savory  Notes:   This herb has a strong, peppery flavor, and it's often used in Mediterranean countries to flavor beans, mushrooms, vegetables, and meats.  There are two varieties:  winter savory and the milder summer savory.  Winter savory is best suited to slowly cooked dishes like stews.   Substitutes:  thyme (stronger flavor) OR thyme + dash of sage or mint   



Spanish chervil


summer savory  Notes:   Summer savory is milder than winter savory.   Substitutes: thyme (stronger flavor) OR thyme + dash of sage or mint    

sweet basil = Italian basil  Pronunciation:   BAY-zuhl or BAHZ-uhl   Equivalents:  1 tablespoon fresh = 1 teaspoon dried.  Notes:  This is widely used throughout the Mediterranean region to make tomato sauces, pesto, and other dishes. Substitutes:  sweet Asian basil (Use twice as many leaves.  Sweet Asian basil is more flavorful, and doesn't wilt as easily when cooked.) OR pesto (Basil is an important ingredient in most pestos.) OR oregano OR thyme OR tarragon OR  summer savory OR equal parts parsley and celery leaves OR cilantro (This works well in pesto.) OR mint (especially in Thai dishes)   


sweet chervil

sweet cicely

sweet marjoram


tarragon   Notes:    The French are especially fond of this aromatic, anise-like herb.  They often use it to flavor delicately flavored foods like eggs, fish, cheese, and chicken, and it's an indispensable ingredient in sauce béarnaise and in the herb mixture the French call fines herbes.  Use it sparingly--a little goes a long way.  Frozen tarragon is an excellent substitute for fresh, but use the dried version only in a pinch.   Substitutes:   dill OR basil OR marjoram OR fennel seed OR anise seed OR angelica 


thyme  Pronunciation:   TIME  Equivalents:  1 tablespoon fresh = 3/4 teaspoon dried  Notes:  This herb is widely used in Mediterranean countries to flavor stews and meat sauces.  It's often used in combination with other herbs, like rosemary, parsley, and oregano.  Use dried thyme only in a pinch--fresh thyme is far more flavorful.  Substitutes:   omit from recipe OR herbes de Provence (This blend contains thyme.) OR poultry seasoning (This blend contains thyme.) OR Italian seasoning (This blend contains thyme.) OR savory OR marjoram OR oregano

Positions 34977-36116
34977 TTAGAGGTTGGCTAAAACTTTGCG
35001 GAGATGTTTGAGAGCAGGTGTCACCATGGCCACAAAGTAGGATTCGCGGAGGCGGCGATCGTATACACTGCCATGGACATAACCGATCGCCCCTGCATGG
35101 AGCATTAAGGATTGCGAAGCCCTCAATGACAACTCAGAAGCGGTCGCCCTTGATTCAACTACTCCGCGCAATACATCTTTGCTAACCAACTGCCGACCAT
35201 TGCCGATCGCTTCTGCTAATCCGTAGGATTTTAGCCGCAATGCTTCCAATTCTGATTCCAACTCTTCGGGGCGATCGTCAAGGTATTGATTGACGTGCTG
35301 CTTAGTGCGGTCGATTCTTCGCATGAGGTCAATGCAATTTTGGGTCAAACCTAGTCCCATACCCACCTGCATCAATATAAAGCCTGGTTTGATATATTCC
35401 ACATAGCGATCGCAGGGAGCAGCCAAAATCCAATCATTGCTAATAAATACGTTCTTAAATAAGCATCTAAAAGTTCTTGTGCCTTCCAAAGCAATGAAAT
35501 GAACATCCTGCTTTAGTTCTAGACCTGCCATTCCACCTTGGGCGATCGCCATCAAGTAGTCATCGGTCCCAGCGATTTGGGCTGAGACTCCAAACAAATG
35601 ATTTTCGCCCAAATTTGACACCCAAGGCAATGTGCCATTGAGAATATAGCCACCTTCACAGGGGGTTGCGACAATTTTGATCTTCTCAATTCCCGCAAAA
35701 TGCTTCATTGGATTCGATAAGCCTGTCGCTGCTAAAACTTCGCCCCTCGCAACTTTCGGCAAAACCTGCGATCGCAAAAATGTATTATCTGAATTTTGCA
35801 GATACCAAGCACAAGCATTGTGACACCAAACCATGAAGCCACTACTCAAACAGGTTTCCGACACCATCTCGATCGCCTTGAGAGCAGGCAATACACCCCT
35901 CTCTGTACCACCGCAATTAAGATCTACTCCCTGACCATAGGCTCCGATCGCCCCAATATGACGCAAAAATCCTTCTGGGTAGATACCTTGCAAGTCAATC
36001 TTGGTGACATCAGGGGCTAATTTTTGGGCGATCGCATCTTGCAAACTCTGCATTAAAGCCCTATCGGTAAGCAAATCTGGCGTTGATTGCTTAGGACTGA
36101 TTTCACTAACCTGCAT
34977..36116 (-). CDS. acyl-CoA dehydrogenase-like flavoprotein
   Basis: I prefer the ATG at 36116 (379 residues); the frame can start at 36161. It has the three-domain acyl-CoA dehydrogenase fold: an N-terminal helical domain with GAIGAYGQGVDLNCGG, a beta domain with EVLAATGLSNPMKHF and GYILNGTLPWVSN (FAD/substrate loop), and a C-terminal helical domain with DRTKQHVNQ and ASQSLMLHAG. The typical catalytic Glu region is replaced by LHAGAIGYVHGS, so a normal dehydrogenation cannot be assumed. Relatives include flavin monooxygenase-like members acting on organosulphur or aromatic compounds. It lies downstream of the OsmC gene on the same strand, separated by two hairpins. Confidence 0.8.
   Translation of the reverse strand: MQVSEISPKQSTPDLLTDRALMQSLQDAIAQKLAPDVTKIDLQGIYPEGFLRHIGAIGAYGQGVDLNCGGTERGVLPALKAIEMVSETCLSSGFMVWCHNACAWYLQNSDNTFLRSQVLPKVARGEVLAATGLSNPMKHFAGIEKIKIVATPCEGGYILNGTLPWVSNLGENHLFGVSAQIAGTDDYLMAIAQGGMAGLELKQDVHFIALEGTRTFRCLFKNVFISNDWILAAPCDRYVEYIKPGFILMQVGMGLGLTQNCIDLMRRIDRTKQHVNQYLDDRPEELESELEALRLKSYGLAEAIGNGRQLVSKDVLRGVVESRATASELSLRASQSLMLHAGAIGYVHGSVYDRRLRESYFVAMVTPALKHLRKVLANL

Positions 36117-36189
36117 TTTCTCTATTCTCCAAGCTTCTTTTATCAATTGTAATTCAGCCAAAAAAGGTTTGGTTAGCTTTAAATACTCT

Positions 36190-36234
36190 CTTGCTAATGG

wild celery

wild marjoram


winter savory  Notes:  This perennial herb has a stronger flavor than its annual relative, summer savory.  Substitutes:  summer savory (milder) OR thyme (stronger flavor) OR thyme + dash of sage or mint    



1 tablespoon fresh = 1 teaspoon dried

Copyright © 1996-2005  Lori Alden

7,178 posted on 11/26/2008 3:57:10 PM PST by TenthAmendmentChampion (The best thread on FreeRepublic is here:
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To: TenthAmendmentChampion

Website of our own FReeper chef, Carlo:

7,179 posted on 11/26/2008 3:59:01 PM PST by TenthAmendmentChampion (The best thread on FreeRepublic is here:
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To: TenthAmendmentChampion


Berries are the delicious and often fragile fruits that grow on vines, bushes, and runners.  They have many virtues--they're colorful, easy to prepare, good for you, and so delicious that you can serve them for dessert all by themselves.  The only downside is that they're often pricey, since it's a Herculean challenge to get them to market before they spoil.  Many don't make it, so check them over carefully for mold before putting them in your shopping cart.   Berries don't ripen once they're picked, so the deeply colored ones tend to be the sweetest and most flavorful.  When you get them home, store them in the refrigerator and use them as soon as possible.  Don't wash them until you're ready to use them, and freeze any that you can't get to right away.


alkekengi  See Cape gooseberry

baby kiwifruit  Notes:  You can eat this tiny kiwifruit hybrid skin and all.  Substitutes:  grapes

bilberry = whortleberry = blaeberry = whinberry   Notes:  This small, tart berry is the European counterpart to the American blueberry.  Bilberries are usually made into preserves.  Pronunciation:  BILL-beh-ree   Substitutes:  juneberries OR huckleberries OR cranberries (tarter than bilberries) OR blueberries (larger and sweeter) OR currants


blackberry = bramble   Notes:   These would be excellent berries were it not for their rather large seeds.   They're still great for eating out of hand, but cooks often strain out the seeds when making pies and preserves.  Select berries that are free of mold, and as black as possible.  They arrive in markets in the summer.   Substitutes: loganberry OR boysenberry OR mulberry (larger, more fragile) OR raspberry OR youngberry OR olallieberry OR dewberry OR red currant 


black currant = cassis   Pronunciation:  KER-unt   Notes:   These are too tart to eat out of hand, but they're often used to make syrups, preserves, and the liqueur cassis.  Frozen are a good substitute for fresh.   Substitutes: elderberries OR blueberries OR red currants OR gooseberries